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Syndic Literary Journal

City Lights – A tribute to Ferlinghetti

Written & Narrated by B. Amore

City Lights bookstore on a somnolent Sunday afternoon – my time away from mothering, the father caring for the two little ones, all watching the Sunday football game.  I am free, in warm San Francisco sunlight, walking quiet streets between my home at 719 Green Street in North Beach to City Lights at the corner of Columbus and Grant. Not pushing the stroller, walking at my own pace, in solitude, the grey sidewalk walks reflect sunlight back to me.

The bookstore, my favorite refuge outside the house, is filled with all sorts of volumes, hard cover, paper back, thin, thick and in between.  Books of poetry line shelf after shelf.  Poems Pennyeach slim volumes draw my hand.  Still today, some reside in my studio library, bound in deep purple and white. 

Sequestered among the shelves on a quiet Sunday afternoon with rarely anyone else in the store, I could lose myself in San Francisco poets, Michael McLure, Leonore Kandel, Richard Farina, Diane DiPrima, read Gary Snyder, Lou Welch, discover poets whose names I can’t now remember, and others whom I do remember, Ginsberg, Kerouac, Ferlinghetti.  They were bards of words which raised praise and controversy in those sixties days when walking down Columbus, the subtle aroma of marijuana would pass by like a light breeze, when cafés were filled with “Beat” looking people dressed in black, berets worn French-style, coffee sipped slowly as conversations filled hours. 

I was still young, almost prematurely a mother of two in a new city, seeking to balance life with a man I had almost left, patching together part-time work, mothering, creativity.  Swamped in the day-to-day, City Lights beckoned me in my rare hours alone, offering me a world of imagination, of challenge, of new ways of thinking.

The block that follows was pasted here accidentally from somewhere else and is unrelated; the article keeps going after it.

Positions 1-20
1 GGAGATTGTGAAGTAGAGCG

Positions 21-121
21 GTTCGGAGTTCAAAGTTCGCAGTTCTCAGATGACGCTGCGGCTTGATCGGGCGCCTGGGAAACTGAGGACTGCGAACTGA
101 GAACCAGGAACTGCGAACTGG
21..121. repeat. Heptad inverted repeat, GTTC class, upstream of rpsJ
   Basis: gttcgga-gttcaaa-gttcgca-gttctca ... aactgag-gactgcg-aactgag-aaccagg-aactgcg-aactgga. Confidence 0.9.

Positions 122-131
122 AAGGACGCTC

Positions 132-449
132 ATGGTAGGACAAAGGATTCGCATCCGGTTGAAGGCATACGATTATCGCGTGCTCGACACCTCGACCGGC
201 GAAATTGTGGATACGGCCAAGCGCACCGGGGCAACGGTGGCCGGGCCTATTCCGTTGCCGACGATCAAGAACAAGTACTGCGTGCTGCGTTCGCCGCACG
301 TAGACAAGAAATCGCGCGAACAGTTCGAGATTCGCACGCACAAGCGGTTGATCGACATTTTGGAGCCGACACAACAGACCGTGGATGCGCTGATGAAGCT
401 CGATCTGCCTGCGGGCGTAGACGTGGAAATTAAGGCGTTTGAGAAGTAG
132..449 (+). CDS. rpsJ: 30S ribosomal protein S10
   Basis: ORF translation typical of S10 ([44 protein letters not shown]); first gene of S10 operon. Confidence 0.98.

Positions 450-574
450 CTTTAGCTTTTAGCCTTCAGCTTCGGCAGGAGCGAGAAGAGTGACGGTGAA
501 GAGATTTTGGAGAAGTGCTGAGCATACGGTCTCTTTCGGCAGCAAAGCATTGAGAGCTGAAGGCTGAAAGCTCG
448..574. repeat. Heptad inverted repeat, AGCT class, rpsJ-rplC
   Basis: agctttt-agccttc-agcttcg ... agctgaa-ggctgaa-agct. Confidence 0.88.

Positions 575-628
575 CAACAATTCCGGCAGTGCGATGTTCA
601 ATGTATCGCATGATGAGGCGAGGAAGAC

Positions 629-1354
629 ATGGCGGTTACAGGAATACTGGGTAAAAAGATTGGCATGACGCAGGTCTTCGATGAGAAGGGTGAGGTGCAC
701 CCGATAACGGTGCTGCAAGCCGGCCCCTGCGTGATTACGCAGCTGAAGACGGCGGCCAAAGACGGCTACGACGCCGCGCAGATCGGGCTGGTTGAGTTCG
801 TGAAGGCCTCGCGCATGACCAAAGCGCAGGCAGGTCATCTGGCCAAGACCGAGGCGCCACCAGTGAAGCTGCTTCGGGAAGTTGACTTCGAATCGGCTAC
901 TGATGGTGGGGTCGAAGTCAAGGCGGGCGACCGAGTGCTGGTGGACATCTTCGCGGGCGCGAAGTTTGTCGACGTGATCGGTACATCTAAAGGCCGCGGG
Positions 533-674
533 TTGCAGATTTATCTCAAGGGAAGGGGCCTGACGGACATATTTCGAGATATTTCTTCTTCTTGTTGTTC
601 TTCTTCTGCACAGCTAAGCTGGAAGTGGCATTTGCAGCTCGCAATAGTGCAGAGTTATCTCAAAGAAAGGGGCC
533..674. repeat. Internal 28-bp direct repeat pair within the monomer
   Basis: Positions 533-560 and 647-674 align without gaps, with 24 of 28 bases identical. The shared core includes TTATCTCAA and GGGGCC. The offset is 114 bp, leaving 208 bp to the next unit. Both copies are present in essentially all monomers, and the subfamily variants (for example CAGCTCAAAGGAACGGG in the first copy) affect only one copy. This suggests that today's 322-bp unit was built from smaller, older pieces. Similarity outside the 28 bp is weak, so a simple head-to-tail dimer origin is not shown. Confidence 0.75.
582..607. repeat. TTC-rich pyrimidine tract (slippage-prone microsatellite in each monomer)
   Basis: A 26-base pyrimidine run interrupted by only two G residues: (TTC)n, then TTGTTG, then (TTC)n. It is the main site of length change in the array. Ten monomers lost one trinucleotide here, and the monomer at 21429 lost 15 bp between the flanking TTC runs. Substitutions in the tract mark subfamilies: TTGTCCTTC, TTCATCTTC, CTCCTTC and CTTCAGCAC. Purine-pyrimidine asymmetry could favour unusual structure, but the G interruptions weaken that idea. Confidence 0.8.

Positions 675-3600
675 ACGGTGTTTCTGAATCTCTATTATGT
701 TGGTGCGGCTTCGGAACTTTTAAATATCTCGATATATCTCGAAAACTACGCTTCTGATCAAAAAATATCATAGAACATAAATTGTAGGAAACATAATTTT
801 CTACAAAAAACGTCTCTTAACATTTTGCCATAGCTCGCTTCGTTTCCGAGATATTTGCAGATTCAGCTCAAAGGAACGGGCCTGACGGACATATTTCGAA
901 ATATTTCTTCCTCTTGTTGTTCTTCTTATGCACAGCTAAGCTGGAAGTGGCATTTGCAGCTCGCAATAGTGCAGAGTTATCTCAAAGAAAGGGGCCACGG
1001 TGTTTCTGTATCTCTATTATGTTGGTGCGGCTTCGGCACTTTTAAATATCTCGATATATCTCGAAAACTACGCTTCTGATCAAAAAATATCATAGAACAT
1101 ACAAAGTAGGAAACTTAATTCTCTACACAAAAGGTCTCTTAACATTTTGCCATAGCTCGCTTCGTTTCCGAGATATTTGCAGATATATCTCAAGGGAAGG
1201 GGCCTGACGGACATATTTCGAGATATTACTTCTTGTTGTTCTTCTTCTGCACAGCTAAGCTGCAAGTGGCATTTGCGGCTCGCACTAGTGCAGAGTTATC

Ferlinghetti, silver-haired, contained, gracious, would often frequent a café on Telegraph Hill, high up from the traffic of downtown North Beach.  It was a quiet café, very few visitors in mid-afternoon when a young mother with a toddler and infant would stop by for respite on the daily stroll.  We never spoke. 

I would sit at a table closer to the door in case the children got rowdy, nursing my one cappuccino as long as the children would permit.   The eldest, a girl around three, would ride standing straight up on the back of the stroller.  The younger brother, six months old, would be safely ensconced in a wicker basket set into the stroller’s seat.  In the café, the girl child would converse with me.  She was already adept at using language, imaginative, telling me stories.  The youngest, with wide eyes, would sit contentedly lounging and looking.

Ferlinghetti, a quintessential gentleman in jacket and pressed shirt, always sat alone toward the right center of the small café.  Light from the window that faced the bay glinted off his silvery hair and closely trimmed beard.  We never spoke.  In fact, at the beginning, I asked myself if he was really the famous poet, co-owner of City Lights.  I never saw him at the bookstore, only in this quiet café.  His presence was a light to me, proof that another world of writing and thought existed, giving me hope for a more distant day when there might be more time for my own creative expression.

As I walked down the steep hill to Washington Square Park, I would muse on the image of the poet as an ordinary man, sipping espresso, oblivious to the young mother breathing in his aura of words and light, taking inspiration from his presence and his poems, still seeking the courage to believe in her own voice.




Compiled/Published by LeRoy Chatfield
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